Filing 14

OPINION filed. Signed by Judge Anne E. Thompson on 10/29/2015. (eaj)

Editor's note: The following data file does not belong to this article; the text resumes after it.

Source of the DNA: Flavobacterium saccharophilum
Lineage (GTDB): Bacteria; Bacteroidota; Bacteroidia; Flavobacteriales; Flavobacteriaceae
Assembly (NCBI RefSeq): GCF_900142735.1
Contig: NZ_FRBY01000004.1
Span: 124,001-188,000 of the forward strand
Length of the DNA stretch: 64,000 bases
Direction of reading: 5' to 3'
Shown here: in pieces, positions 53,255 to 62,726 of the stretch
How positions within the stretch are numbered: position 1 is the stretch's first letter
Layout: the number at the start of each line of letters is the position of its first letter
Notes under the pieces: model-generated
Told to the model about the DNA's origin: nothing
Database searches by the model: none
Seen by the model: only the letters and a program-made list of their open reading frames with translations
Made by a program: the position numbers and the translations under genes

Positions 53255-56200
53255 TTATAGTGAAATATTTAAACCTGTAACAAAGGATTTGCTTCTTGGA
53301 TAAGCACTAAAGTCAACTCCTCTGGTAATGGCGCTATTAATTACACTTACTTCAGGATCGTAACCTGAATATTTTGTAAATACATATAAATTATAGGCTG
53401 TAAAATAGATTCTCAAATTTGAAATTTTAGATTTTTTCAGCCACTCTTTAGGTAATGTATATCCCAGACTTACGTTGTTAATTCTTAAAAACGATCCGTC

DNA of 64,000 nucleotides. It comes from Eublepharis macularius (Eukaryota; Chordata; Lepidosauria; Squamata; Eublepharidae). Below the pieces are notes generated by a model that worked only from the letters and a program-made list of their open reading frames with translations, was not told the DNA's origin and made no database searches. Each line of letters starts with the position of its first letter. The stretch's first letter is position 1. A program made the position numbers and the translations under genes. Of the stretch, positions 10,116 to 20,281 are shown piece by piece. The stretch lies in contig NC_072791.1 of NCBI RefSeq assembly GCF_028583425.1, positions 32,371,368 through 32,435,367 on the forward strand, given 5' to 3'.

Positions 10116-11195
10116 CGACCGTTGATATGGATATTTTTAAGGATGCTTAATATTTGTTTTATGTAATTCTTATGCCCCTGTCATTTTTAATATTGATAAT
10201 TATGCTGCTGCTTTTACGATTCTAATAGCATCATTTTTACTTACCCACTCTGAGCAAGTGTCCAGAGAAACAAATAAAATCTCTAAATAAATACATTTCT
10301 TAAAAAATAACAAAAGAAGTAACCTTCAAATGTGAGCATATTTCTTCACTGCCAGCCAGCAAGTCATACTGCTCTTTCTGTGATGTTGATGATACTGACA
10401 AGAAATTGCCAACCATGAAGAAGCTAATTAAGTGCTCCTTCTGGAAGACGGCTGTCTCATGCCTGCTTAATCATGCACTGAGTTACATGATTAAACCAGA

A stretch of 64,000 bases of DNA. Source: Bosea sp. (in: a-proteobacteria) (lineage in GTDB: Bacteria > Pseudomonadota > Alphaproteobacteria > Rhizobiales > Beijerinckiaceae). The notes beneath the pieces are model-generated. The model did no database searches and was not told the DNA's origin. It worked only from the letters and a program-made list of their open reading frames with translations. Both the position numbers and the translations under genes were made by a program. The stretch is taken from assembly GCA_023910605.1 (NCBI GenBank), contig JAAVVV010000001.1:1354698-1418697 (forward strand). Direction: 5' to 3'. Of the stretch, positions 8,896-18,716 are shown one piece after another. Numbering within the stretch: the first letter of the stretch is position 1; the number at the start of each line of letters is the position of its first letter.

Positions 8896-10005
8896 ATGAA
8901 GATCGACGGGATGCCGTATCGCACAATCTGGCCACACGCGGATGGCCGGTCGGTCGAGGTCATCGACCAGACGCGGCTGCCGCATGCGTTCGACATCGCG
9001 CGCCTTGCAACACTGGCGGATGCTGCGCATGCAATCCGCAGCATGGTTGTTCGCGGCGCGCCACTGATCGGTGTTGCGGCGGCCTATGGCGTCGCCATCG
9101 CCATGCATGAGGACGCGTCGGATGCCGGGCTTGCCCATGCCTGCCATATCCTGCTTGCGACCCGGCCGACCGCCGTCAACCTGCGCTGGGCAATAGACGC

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RECEIVED OCT 3 0 2015 NOT FOR PUBLICATION UNITED STATES DISTRICT COURT DISTRICT OF NEW JERSEY AT 8:30 M WILLIAM T. WALSH-I I CLERK RONALD D. KEEFE, Plaintiff, Civ. No. 15-6807 v. GENERAL MOTORS LLC, OPINION Defendant. THOMPSON, U.S.D.J. INTRODUCTION This matter is before the Court upon Defendant General Motors LLC' s Motion to Dismiss. (ECF No. 7). Plaintiff Ronald D. Keefe opposes this Motion. (ECF No. 8). The Court has decided the Motion based on the written submissions of the parties and without oral argument pursuant to Federal Rule of Civil Procedure 78(b). For the reasons stated below, Defendant's Motion is granted, but Plaintiffs Complaint is dismissed without prejudice. BACKGROUND Plaintiffs pertinent factual allegations are as follows. Plaintiff worked for Defendant for a number of years as a member of the United Auto Workers Union ("UAW"). The UAW and Defendant had a collective bargaining agreement. Under this agreement, workers were entitled to Total and Permanent Disability ("TPD") Benefits if they became disabled within thirty days of being laid off, and had been employed by Defendant for at least ten years. Plaintiff became disabled in January 1989, and at some point was declared mentally incompetent and stopped working for Defendant. Plaintiff subsequently received disability benefits from the Social 1 Security Administration. Plaintiff asserts that he met the criteria for TPD Benefits, but when he applied for them, Defendant improperly denied his claim. Plaintiff does not specify a date for when his claims were denied. However, he attached a letter to his Complaint from Defendant dated September 25, 2000 where Defendant states that it had reviewed Plaintiffs file again and confirmed that Plaintiff was not entitled to TPD Benefits. On February 6, 2015, Plaintiff filed a complaint in the Superior Court ofNew Jersey. (ECF No. 1). Plaintiff made a breach of contract claim, requesting that the Court force Defendant to honor the collective bargaining agreement and provide him with TPD Benefits and interest dating back to January 1989. Defendant removed the case to this Court based on federal question and diversity jurisdiction. (Id.). LEGAL STANDARD When considering a Rule 12(b)(6) motion, a district court must conduct a three-part analysis: "First, the court must 'take note of the elements a plaintiff must plead to state a claim."' Malleus v. George, 641 F.3d 560, 563 (3d Cir. 2011) (quoting Ashcroft v. Iqbal, 556 U.S. 662, 675 (2009)). Second, the court must accept all of the plaintiffs well-pleaded factual allegations as true and construe the complaint in the light most favorable to the plaintiff, though the court should disregard legally conclusory allegations. Fowler v. UPMC Shadyside, 578 F .3d 203, 210-11 (3d Cir. 2009). Finally, the court must determine whether the "facts alleged in the complaint are sufficient to show the plaintiff has a 'plausible claim for relief."' Id. at 211. It is not enough for a pleading to offer "only 'labels and conclusions' or a 'formulaic recitation of the elements of a cause of action"' to survive a motion to dismiss; the plaintiffs allegations, taken together, must support a plausible claim under each cause of action. Id. at 210. 2 When a plaintiff proceeds pro se, courts must liberally construe the plaintiffs pleadings. Dluhos v. Strasberg, 321 F.3d 365, 369 (3d Cir. 2003). Courts must apply the relevant law to the plaintiffs complaint, whether or not the plaintiff mentions the law by name. Id. DISCUSSION I. Subject Matter Jurisdiction Defendant argues in its Notice of Removal that the Employee Retirement Income Security Act ("ERISA") exclusively governs Plaintiffs claims. (ECF No. 1). lfERISA is the governing statute, then this Court has jurisdiction pursuant to 29 U .S.C. § 1132(e)(1 ). Congress enacted ERISA "to promote the intere~ts of employees and their beneficiaries in employee benefit plans." Shaw v. Delta Air Lines, Inc., 463 U.S. 85, 90 (1983). A participant in a benefits plan may sue under 29 U.S.C. § 1132(a)(l)(B) to recover benefits due to him under the terms of his plan. Plans covered by ERISA include pension and welfare plans that provide participants with retirement, disability, and other benefits. 29 U.S.C. § 1002(1)-(2)(A). Plaintiff applied for benefits under Defendant's pension plan. (Pl. 's Compl. 8, 13, ECF No. 1). The pension plan outlines which retirement benefits participants receive under different circumstances, including the "Total and Permanent Disability Retirement" benefits that Plaintiff sought. (Def.'s Mot. to Dismiss, Ex. A, 6, ECF No. 7-2). The plan therefore fits under ERISA's definition of a pension plan. 29 U.S.C. § 1002(2)(A) (defining "pension plan" as a plan that provides retirement income to employees). Because Plaintiff is seeking benefits from a plan covered by ERISA, ERISA governs his claim, and this Court has jurisdiction. II. Preemption Under ERISA Congress intended ERISA to provide employers with a uniform body of benefits law. Ingersoll-Rand Co. v. McC/endon, 498 U.S. 133, 142 (1990). When ERISA governs a 3 plaintiffs benefits claim, BRISA preempts state causes of action. Id.; DiFelice v. Aetna U.S. Healthcare, 346 F.3d 442, 457 (3d Cir. 2003). Plaintiffs single breach of contract claim is therefore preempted by BRISA. In order to pursue his case against Defendant, Plaintiff would need to amend his Complaint to make an BRISA claim. 1 Estate ofJennings v. Delta Air Lines, Inc., No. 15-962, 2015 WL 5089458, at *8 (D.N.J. Aug. 27, 2015) (denying Plaintiffs' request that the Court convert their state law claims into ERISA claims). While Plaintiffs Complaint must be dismissed due to BRISA preempting his sole claim, Plaintiff may have a valid BRISA claim if he can show that the statute of limitations was tolled, as explained below. II. ERISA's Statute of Limitations The statute of limitations for plaintiffs seeking to recover benefits under BRISA is six years in New Jersey. Cement Masons' Union Local No. 592 Pension Fund v. Almand Bros. Concrete, No. 14-5413, 2015 WL 3604747, at *2 (D.N.J. June 8, 2015). The statute begins to run when a claim for benefits is clearly denied, as long as the claimant knew or should have known about the denial. Id.; Romero v. Allstate Corp., 404 F.3d 212, 221 (3d Cir. 2005). Plaintiff does not allege a specific date when he was denied benefits, but he submitted a letter from Defendant dated September 25, 2000, where Defendant informed a UAW representative that Plaintiffs claim had been reviewed again and that Plaintiff would not be awarded benefits. (Pl.'s Compl. 30, BCF No. 1). This suggests that Plaintiff was informed, at the latest, that his claim had been denied fifteen years ago. Therefore, any attempt to file an BRISA claim now would be futile, unless Plaintiff can show that the statute of limitations has been tolled. The Third Circuit encourages courts to grant plaintiffs leave to amend their complaints, whether or not a plaintiff requests leave to amend. Phillips v. Cnty. ofAllegheny, 515 F.3d 224, 236 (3d Cir. 2008). 1 4 Plaintiff appears to argue that the statute was tolled due to "insanity." (Pl.' s Compl. 12, ECF No. 1). A statute of limitations may be tolled in New Jersey ifthe plaintiff was legally "insane" during the relevant period. Kyle v. Green Acres at Verona, Inc., 44 N .J. 100, 112-13 (1965). The bar for "insanity" is high: a plaintiff must have been unable to understand his legal rights or institute legal action. Todish v. CIGNA Corp., 206 F.3d 303, 306 (3d Cir. 2000). Simply not knowing how or when to sue is not enough. Id Being declared mentally disabled by the Social Security Administration and awarded disability benefits is also insufficient by itself to prove "insanity." Id. Plaintiff states that he was declared incompetent, and therefore he was "insane," thus tolling the statute oflimitations. (Pl.'s Compl. 12, ECF No. 1). To support his argument, Plaintiff attached letters to his Complaint showing that he received disability benefits from Social Security. (Id at 18-21 ). Plaintiff also attached the above case, Todish v. CIGNA Corp. (Id at 24-27). However, Plaintiff does not allege that he failed to understand his legal rights at an§ time. He also does not specify how long his period of "insanity" lasted, since filing the Complaint demonstrates that he is not currently "insane" under the standard described in Todish. Plaintiff can only move forward with an ERISA claim if he can plausibly allege a period of "insanity'' from the time he should have known his benefits claim was d~nied, lasting at least through February 2009 (six years prior to Plaintiff filing the present Complaint). Gee v. CBS, Inc., 471 F. Supp. 600, 635 (E.D. Pa.), affd, 612 F.2d 572 (3d Cir. 1979) (stating that a plaintiff must plead facts to justify the tolling of the statute of limitations when the plaintiffs pleadings show that the statute of limitations would otherwise bar his claim). 5 • CONCLUSION For the forgoing reasons, Defendants' Motion will be granted, but Plaintiff is granted leave to amend his Complaint. An order consistent with this opinion will follow. 6